2008 Jeep Commander Interior
This interior review was written when the 2008 Jeep Commander was new.
The interior of the 2008 Jeep Commander is comfortable for most occupants, but not as luxurious or roomy as competitors. Thesays the "interior is roomy, handsome and well-designed."
Despite the MSN reports "The Commander's third row seat is best suited to kids, not to normal-size adults except on very short trips." Also of the third row, Car and Driver notes, "The uneven floor made it tricky to climb back there, and ‘climb' is the correct descriptor."finding "The first row of seating is ample; the second row, spacious,"
Reviewers agree that the first two rows of seating in the Commander are comfortable. "Four adults can ride in comfort, five in a pinch, with easy access. Only smaller children will want to ride in (or be able to climb easily back into) the Commander's third-row seat," reports Forbes. "Jeep's first three-row vehicle provides good two-row room," adds Kelley Blue Book.
In the first row, The Auto Channel notes "The driver and passenger seats are very comfortable with ample leg and head room." Car and Driver adds that the Commander allows for a "near-perfect driving position."
The second row, most reviewers note, is comfortable and roomy, as long as the driver and front passenger don't move their seats back too far. Reviewers save most of their complaints for the third row. MSN reports, "The Commander's third row seat is best suited to kids, not to normal-size adults except on very short trips. Access to the third row seat is gotten by flipping the second-row seat forward. That's no problem, but reaching the third seat area is a cumbersome process even for nimble adults." With the third row headrests in place, the driver's vision may be slightly obstructed, posing more of a safety hazard than simple discomfort for the passengers.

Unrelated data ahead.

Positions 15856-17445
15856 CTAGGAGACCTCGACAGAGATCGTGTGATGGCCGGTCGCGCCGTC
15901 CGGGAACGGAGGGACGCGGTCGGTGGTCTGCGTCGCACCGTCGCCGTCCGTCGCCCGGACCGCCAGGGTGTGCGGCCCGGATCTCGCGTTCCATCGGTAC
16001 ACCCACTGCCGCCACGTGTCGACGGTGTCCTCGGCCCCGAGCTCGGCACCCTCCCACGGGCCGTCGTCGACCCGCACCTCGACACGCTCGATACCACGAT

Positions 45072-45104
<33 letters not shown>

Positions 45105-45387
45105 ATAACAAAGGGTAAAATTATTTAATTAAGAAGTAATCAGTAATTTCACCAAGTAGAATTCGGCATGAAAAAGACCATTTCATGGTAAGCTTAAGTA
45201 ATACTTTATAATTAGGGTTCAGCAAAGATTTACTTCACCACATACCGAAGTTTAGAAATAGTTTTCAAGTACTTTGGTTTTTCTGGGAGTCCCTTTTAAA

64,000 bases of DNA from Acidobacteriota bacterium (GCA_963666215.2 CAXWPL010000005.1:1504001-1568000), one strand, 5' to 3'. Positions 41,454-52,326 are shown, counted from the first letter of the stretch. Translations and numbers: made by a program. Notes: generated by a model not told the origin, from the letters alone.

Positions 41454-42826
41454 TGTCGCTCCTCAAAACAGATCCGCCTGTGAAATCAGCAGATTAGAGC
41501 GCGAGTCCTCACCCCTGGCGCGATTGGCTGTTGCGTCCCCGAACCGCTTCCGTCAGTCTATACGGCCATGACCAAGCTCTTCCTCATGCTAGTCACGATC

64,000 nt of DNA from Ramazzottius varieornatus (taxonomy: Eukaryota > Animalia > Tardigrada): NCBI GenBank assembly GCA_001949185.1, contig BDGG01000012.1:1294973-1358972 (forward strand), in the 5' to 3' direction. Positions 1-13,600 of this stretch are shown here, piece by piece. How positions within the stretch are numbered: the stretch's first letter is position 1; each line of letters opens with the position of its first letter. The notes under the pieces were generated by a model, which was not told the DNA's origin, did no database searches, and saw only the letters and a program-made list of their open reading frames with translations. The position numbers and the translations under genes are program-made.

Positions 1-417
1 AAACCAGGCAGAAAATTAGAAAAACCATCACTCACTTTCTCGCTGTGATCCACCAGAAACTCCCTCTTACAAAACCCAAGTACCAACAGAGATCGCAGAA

Visibility issues arise when discussing seating comfort and height. Car and Driver says, "Come to think of it, the driver's view isn't so vast, limited by the stubby, upright windshield." Visibility is actually better in the second row. Cars.com reports a "significant blind spot at five o'clock."
Standard interior features include power front windows, heated power mirrors, eight-way power driver's seat, air conditioning, cruise control, AM/FM/CD six-speaker audio and tire pressure monitoring warning. The Commander offers manual window shades in case it becomes uncomfortably bright out.
Among these features, MSN urges, "Be sure to check out the Commander's nifty skylights in the roof above the second row. These tinted-glass windows don't open, but they add an airy feel inside." The Car Connection thinks, "Most impressive was the Limited's leather- and woodgrain-trimmed interior. The buttery leather front buckets provided excellent comfort and support on off-road ruts and bumps as well as on long freeway runs."
Stereo and Entertainment
The Jeep Commander comes with a rear-seat DVD entertainment system. There is also a SIRIUS satellite radio, which is standard as well, and Bluetooth connectivity available as an option. Despite this enhanced stereo system, CNET complains, "Another quibble was that the radio was unable to scan and find a popular radio station in San Francisco that other car radios have had no trouble locating." They add, "The Boston Acoustics ‘premium' six-CD stereo sounded good even at high volume, although the bass was a bit muddy."
New for 2008, Commanders now have the optional MyGIG multimedia infotainment system, offering a 276-watt sound system with six speakers, voice activated navigation, and a rearview camera.
The Jeep Commander holds a maximum cargo capacity of 68.9 cubic feet. However Edmunds, the 2008 Commander "still doesn't have as much cargo space as its competitors." This problem is intensified when comparing the Commander with the Jeep Grand Cherokee. As MSN says, "Of course, the Commander's third row also folds flat, as do the second-row seats when not needed. So maximum cargo room is 68.9 cubic feet. This compares with 67.4 cubic feet in the slightly shorter-length and narrower Grand Cherokee." The Car Connection notes, "The second row splits 40/20/40, the standard third row 50/50, and both fold flat for cargo. To accommodate the stadium seating, the roof steps up 3.15 inches over the middle row."